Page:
By Annaliese Leon
PHOENIX — A long, curly blond mane flows out of the hat and rests on the shoulders of a Brewers pitcher.
Josh Hader, 22, has been growing out his hair for two years.
“I got tired of having short hair,” Hader said. “If that makes sense or anything.”
With long hair comes responsibility and maintenance.
“Just bend it over, twirl it and flip it back, that’s my go-to out of the shower,” Hader said.
The long locks tend to have a mind of their own on a daily basis.
“Straight, wavy, curly, it has its own little outfit everyday I guess you could say,” Hader said.
With so much movement as a pitcher, the hair tends to sometimes get in the way. He recalled a windy day when “my hair smacked me in the eyeball.”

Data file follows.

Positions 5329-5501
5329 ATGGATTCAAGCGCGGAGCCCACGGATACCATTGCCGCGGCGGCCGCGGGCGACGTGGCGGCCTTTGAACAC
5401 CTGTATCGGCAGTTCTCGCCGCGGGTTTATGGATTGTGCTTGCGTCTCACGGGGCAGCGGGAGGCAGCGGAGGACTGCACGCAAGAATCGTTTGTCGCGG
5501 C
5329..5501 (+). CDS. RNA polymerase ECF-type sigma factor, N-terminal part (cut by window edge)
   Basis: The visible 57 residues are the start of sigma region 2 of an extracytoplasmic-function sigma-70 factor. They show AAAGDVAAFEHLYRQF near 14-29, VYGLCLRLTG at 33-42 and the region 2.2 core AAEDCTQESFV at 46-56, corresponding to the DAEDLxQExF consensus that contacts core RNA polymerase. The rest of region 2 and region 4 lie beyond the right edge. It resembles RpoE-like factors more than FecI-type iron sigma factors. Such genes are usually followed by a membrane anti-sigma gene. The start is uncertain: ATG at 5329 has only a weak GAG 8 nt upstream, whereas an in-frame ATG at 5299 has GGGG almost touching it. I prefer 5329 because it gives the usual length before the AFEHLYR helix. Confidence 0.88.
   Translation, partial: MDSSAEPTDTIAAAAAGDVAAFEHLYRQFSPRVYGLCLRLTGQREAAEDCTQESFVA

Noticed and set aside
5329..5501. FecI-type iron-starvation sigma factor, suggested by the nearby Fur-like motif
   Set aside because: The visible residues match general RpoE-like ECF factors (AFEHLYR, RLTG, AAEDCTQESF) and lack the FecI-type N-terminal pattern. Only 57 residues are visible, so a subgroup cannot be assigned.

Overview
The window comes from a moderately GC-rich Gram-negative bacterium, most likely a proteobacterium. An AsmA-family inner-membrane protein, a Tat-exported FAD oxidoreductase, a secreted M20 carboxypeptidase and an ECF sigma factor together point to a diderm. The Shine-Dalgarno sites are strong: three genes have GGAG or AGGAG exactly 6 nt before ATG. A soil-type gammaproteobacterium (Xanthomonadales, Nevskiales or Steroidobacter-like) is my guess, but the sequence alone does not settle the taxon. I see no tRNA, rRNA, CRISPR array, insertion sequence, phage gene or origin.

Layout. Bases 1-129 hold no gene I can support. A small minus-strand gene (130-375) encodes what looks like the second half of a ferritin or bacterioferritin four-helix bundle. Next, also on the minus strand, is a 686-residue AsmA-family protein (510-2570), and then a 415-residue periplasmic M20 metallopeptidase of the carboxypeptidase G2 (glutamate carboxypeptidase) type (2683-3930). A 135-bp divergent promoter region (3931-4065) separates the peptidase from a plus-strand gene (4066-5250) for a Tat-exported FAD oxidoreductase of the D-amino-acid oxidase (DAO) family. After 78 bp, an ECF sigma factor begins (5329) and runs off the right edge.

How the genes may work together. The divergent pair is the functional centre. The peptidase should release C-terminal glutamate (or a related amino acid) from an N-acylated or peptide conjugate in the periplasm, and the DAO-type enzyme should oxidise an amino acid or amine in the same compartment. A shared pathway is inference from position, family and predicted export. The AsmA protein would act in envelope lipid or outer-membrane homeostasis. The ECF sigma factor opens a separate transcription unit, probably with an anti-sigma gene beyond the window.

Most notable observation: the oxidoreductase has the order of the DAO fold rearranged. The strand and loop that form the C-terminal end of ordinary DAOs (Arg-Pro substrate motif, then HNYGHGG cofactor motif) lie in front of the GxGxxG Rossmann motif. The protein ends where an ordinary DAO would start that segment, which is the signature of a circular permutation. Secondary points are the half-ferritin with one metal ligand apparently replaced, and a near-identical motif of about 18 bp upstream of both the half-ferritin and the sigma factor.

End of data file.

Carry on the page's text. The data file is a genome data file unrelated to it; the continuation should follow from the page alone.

The hair also gets stuck to his neck when he’s pitching.
He still hasn’t found the right brand of a daily shampoo. However, with hopes to land a shampoo deal, he apparently doesn’t plan on cutting his locks anytime soon.
“It’s a thing now, I guess, so got to let it ride. Maybe get a Head & Shoulders deal or something,” Hader said.
Hader mentioned how Troy Polamalu was the face of the “Head & Shoulders” commercial and that it’s “one of the goals.”
He wouldn’t be the first pitcher to endorse a hair product. New York Mets pitchers Jacob deGrom and Noah Syndergaard landed deals with AXE’s hair-product line.
Hader hasn’t reached the majors, but he’s No. 38 on mlb.com’s list of major-league prospects. If locks mean anything, he’s a lock to make the Brewers.